This court also distinguished Nero and Moore in that both involved the district court's jurisdiction based upon a federal question under 28 U.S.C. § 1331 rather than diversity under 28 U.S.C. § 1332, as in this case. Further, the removability of each case was readily obvious. "In Nero, jurisdiction of the federal court was simply revealed through Amtrak's stature as a federally chartered and federally owned corporation; and in Moore, the Notice of Deposition, hand delivered to defendants on the same day of the issuance of the summons, directly disclosed to the defendants that a federal question was implicated." Document 8 of record at 6. Finally, "Section 1446(b) states that the notice of removal shall be filed `after a copy of the initial pleading setting forth the claim for relief upon which such action is based.' In Nero and Moore there were documents expressly indicating the cause of action to be one pursuant to federal law, unlike this case where the summons, or otherwise, fails to state `the claim for relief upon which such action or proceeding is based.'" Id. at 6-7.

The court explicitly embraces the Katz and Craig analysis and, in so doing, holds that a writ of summons does not constitute an "initial pleading" for the purposes of removing a case to federal court.

Penpac contends that such a holding would be fallacious. It avers:

 
* * * * * *
 
9. Pennsylvania Rules of Civil Procedure, Rule 1021(b) states as follows:
 
Any pleading demanding relief for unliquidated damages shall without claiming any specific sum set forth only whether the amount is or is not in excess of $10,000.
 
10. If the reasoning of this Honorable Court were to be accepted that a summons is not an "initial pleading" where satisfaction of the jurisdictional amount is not evident from its face a Pennsylvania complaint could never constitute an initial pleading" (sic) since under Pennsylvania law, a Complaint for unliquidated damages cannot state that the amount of Plaintiff's claim will satisfy the $50,000 jurisdictional amount.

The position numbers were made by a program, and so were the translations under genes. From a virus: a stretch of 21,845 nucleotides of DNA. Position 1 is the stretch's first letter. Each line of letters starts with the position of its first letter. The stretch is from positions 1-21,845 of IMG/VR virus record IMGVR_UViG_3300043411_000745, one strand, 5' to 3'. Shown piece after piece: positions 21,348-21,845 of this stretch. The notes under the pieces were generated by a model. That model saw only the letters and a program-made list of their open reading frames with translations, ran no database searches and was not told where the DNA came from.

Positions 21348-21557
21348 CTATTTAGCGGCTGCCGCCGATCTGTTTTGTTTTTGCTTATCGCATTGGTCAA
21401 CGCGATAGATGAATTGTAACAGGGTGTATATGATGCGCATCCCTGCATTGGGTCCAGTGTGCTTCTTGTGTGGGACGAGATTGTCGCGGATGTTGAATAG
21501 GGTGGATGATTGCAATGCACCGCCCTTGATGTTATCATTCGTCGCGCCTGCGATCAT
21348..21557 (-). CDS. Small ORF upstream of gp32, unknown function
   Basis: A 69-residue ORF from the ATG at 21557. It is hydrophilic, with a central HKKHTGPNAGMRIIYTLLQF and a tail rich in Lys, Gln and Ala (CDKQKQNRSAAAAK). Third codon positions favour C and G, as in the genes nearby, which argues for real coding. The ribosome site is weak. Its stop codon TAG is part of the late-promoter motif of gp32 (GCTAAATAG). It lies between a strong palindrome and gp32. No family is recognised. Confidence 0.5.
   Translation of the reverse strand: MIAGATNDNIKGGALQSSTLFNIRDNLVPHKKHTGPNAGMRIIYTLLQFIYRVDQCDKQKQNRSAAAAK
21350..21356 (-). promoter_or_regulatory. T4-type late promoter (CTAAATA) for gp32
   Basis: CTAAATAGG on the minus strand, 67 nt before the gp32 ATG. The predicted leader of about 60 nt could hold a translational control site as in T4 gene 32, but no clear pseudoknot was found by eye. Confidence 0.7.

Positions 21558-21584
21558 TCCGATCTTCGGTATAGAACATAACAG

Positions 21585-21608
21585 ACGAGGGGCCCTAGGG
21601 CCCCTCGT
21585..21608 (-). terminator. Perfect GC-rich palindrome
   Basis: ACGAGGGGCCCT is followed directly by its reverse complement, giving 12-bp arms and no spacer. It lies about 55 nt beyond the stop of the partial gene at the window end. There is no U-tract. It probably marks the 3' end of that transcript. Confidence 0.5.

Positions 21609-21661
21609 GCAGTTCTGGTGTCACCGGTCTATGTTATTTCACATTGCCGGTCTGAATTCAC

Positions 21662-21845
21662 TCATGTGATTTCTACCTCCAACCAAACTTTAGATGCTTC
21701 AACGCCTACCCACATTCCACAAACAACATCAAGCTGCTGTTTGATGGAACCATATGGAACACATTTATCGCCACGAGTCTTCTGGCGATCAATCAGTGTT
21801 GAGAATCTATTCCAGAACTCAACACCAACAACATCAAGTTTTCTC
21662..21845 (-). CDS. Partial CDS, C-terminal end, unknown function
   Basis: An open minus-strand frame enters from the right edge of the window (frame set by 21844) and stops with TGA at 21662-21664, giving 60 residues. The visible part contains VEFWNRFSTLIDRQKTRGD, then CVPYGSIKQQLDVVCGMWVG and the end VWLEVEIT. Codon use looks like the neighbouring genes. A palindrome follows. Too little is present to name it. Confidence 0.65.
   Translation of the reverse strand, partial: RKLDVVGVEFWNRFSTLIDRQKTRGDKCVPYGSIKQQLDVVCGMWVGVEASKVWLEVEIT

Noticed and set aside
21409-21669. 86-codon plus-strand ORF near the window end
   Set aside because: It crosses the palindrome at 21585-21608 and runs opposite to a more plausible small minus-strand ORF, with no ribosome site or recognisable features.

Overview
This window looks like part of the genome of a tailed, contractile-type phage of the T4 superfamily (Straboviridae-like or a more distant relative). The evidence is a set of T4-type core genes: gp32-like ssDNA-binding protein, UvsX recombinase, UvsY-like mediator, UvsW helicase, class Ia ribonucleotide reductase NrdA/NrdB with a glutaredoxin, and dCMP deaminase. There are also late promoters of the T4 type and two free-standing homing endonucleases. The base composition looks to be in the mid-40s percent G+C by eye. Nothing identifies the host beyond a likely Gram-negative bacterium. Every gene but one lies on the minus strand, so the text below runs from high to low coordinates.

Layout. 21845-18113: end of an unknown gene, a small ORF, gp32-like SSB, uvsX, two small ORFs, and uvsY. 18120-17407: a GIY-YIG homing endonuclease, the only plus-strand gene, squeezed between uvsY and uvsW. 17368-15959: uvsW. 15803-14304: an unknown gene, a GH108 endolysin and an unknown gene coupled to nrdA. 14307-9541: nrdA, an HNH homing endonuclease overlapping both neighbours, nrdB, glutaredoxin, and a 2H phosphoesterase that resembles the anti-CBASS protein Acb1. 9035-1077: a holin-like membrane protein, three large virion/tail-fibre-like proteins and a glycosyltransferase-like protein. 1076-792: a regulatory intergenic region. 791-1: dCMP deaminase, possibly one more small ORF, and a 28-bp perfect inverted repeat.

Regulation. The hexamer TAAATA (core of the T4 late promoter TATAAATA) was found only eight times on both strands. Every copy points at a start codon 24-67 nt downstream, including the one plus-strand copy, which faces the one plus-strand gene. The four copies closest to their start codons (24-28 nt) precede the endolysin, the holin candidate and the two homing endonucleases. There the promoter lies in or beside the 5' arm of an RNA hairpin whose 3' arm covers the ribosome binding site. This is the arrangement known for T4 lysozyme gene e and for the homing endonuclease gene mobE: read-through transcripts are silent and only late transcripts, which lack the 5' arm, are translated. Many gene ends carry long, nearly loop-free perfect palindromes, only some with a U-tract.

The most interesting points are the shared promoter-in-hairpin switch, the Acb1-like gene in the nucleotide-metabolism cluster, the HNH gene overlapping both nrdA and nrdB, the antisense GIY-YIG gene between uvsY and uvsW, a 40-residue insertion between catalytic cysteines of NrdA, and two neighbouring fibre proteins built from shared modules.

*1047 11. Since acceptance of the Court's reasoning would result in the elimination of an "initial pleading" in Pennsylvania, and thereby render removal by defendants within 30 days of an initial pleading virtually impossible, this Honorable Court should reconsider its Order of May 3, 1990.

Document 10 of record at 2-3. At oral argument, Penpac, through its counsel, reiterated this contention alleging that if the court was disinclined to consider a writ of summons as an "initial pleading" when the court's diversity jurisdiction is implicated, then the defendants would be forever precluded from removing such a case because, under Pennsylvania law, the complaint would never state whether the jurisdictional amount has been attained. Moreover, he noted to this court, that such a ruling would contradict the underlying policy that the "initial pleading" requirement exists for the benefit of the removing defendant(s). See also document 12 of record at 5 (citing Craig, 541 F.Supp. at 184) (emphasis in original) ("To pretend that a determination as to whether the Plaintiff's claims exceed $50,000 can only be made upon the filing of a complaint is to therefore engage in a charade, one which becomes even more ludicrous when it is remembered that the `initial pleading' requirement exists solely for the benefit of the removing defendant, and not for the benefit of the plaintiff or other parties").